Today, the United States imports more auto parts than any other country, a total of $95.2 billion in 2005, compared to just $61.6 billion in 1999. The U.S. trade deficit in auto parts tripled from $49.9 billion in 1999 to $58.9B in 2006. The majority of these parts are sourced from suppliers based in the United States. But the supply chain has changed since those days. Aftermarket parts are available for almost any car.
In the past, the Big Three automotive parts suppliers had a poor relationship with consumers. Today, the relationship between domestic and foreign auto parts suppliers is much better. However, they still rank low when compared to their Japanese counterparts. The primary target market of auto parts is vehicle manufacturers worldwide, which account for approximately two-thirds of production. The rest of the production is distributed to the service/replacement parts network, with about 30% of all auto parts being sold in the retail market.
As the world’s largest manufacturing industry, the auto parts industry spans continents. The first stage of the evolution was the creation of corner hardware stores, which sold nuts and bolts. Today, the auto part industry produces components and parts for all world car and truck makers. And in the 21st century, the industry will produce $1.1 trillion worth of goods. In addition to being a truly global enterprise, auto parts suppliers have facilities on every continent except Antarctica.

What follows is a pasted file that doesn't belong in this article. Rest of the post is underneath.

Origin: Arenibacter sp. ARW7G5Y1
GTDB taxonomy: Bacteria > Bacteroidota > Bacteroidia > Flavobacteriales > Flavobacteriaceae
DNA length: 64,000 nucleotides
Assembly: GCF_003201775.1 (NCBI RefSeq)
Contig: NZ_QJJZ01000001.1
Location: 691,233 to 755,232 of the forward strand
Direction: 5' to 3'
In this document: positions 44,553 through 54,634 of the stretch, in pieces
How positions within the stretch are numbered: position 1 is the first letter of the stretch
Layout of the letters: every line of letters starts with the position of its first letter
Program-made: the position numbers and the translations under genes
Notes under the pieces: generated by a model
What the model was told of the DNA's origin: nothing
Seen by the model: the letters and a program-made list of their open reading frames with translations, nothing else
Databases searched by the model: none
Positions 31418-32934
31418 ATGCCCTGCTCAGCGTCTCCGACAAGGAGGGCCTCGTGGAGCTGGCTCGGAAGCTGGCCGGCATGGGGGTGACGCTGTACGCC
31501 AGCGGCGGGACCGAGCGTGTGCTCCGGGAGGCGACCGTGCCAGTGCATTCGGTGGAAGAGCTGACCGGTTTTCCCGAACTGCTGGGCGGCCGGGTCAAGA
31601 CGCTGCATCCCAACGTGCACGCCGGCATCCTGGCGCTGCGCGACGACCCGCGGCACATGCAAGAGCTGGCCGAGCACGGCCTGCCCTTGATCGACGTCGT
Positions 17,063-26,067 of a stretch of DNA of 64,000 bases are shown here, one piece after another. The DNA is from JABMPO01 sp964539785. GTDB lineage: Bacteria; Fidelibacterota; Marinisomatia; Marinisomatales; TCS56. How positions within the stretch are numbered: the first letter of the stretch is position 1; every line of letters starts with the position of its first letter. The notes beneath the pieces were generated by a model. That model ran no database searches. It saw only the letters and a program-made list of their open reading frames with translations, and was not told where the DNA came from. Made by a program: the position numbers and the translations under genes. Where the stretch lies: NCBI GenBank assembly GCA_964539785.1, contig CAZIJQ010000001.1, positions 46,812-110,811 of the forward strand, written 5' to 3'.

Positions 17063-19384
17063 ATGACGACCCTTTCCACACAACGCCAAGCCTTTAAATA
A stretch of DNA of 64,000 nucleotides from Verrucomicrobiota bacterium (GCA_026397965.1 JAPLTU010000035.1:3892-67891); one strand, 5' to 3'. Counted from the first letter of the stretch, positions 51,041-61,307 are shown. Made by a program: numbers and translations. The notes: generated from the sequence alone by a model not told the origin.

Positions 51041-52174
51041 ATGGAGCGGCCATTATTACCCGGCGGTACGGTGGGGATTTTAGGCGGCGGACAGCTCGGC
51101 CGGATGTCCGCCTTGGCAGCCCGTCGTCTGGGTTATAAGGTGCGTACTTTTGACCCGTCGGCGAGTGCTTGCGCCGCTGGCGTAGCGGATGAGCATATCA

The distribution of auto parts takes place through different networks. OE auto parts are designed for assembly on vehicles, while aftermarket auto parts are created to replace damaged or faulty OE parts. Aftermarket auto parts are sold after the original sale of a car. These auto parts are also sold separately and are known as aftermarket auto parts. It is important to understand how these parts are sourced, as there are many different ways to source them.
The auto parts industry is huge and includes a variety of products. OE auto parts are intended for assembly on vehicles in production. While aftermarket auto-parts are manufactured to replace damaged OE ones, OE-certified parts are also used by the government. The U.S. government’s Bureau of Commerce categorizes auto parts into eleven sectors and nine major product groups. The categories are broken down by the shipments of OE and aftermarket auto parts.
Auto parts are distributed through several networks. OE auto parts are designed to be used on vehicles in production. They are also intended for replacement and repair. They can be found in the retail market. They can be purchased and sold by consumers. They are available at many retail locations. In addition to being sold for a variety of purposes, auto parts are often purchased for their aesthetic appeal. There are also accessories that can be added to cars after the original sale